Hatching usually occurs by the end of February. The altricial young are downy, with eyes closed for up to 7 days. Hatchlings are brooded almost constantly by the female for up to 3 weeks. The male parent guards the nest closely.

Nestlings often edge out of the nest by about 32 days but remain near the nest and continue to be cared for by the parents until after full flight is achieved.

At about 6 weeks of age nestlings begin flapping and learning to fly. Their first flight may occur by 9 weeks but sustained flight is usually not achieved until about 12 weeks. Fledglings may spend up to 14 days on the ground prior to achieving full flight capability.

Source: https://www.fs.fed.us.html

Related Articles:
How to spot owls more easily http://how-to-spot-owls.html
Bird of the week: Great Horned Owl http://great-horned-owl.html
Fun Facts on Owls http://fun-fact-on-owls.html
Quick fun Facts: Great Horned Owl http://fun-facts-great-horned-owl.html
Great Horned Owl  Juvenile Rescued from Starving Slowly http://juvenile-rescued.html

Saturday, June 24, 2017

Phoebe/finch combo raise a cowbird and eagles raise a hawk

How many birds does it take to raise a cowbird? A female Brown-headed Cowbird can have several mates but instead of nesting, will lay her eggs in the nests of other bird species which foster the babies. In most cases the cowbird hatches earlier then the host species, is fed plenty of flying bugs and other creepy crawlies and grows fast enough to leave the nest in a couple weeks.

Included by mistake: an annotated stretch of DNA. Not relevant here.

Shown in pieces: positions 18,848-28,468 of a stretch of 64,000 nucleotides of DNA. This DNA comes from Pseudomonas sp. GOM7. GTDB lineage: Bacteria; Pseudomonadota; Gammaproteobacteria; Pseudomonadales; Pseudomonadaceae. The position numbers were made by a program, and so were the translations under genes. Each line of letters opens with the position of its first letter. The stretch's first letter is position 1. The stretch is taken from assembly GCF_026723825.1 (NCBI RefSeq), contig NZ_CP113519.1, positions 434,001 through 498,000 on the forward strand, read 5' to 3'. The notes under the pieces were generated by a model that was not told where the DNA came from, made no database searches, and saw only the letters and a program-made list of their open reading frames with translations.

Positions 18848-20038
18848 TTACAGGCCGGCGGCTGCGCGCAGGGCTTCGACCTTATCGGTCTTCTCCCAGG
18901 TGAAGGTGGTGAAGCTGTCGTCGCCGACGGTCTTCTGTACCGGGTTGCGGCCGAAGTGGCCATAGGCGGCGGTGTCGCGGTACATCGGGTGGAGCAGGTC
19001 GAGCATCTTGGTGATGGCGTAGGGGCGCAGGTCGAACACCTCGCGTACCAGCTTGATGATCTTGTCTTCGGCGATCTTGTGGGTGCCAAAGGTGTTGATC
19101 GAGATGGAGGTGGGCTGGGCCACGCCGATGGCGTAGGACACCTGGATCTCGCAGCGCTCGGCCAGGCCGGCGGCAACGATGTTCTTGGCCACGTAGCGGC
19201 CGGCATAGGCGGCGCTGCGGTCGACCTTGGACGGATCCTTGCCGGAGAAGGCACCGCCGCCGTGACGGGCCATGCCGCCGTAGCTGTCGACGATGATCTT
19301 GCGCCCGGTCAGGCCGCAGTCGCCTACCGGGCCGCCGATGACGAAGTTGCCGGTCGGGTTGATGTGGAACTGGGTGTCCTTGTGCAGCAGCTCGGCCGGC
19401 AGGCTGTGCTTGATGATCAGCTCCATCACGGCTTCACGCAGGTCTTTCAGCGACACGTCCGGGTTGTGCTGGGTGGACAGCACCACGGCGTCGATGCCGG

But it is rare for a cowbird chick to survive in a finch household. Finches feed primarily plant material to nestlings by regurgitation; it is neither partially digested nor does it contain nutritive secretions from the adult. In one study 99 parasitized House Finch nests were observed. Not one cowbird chick survived past 14 days. Lack of cowbird survival appeared to be the result of an inappropriate diet.

So what does a hungry cowbird baby do? Apparently his begging calls were so desperate a nearby Phoebe stepped in to do supplemental feeding. She may have lost her nest or just heard the cries, but basic instinct called for her to feed the child. Watch the fascinating video: https://youtu.be/h3AvdLPxzfg
In Canada a Bald Eagle is also raising a mixed family. Bald Eagles residing in a fir tree have apparently adopted a baby red-tailed hawk instead of shredding it and feeding it to their eaglets. Red-tails and eagles are not usually on the best of terms and have even been known to fight to the death. But once your in mommy mode it's hard not to feed any mouth that is open.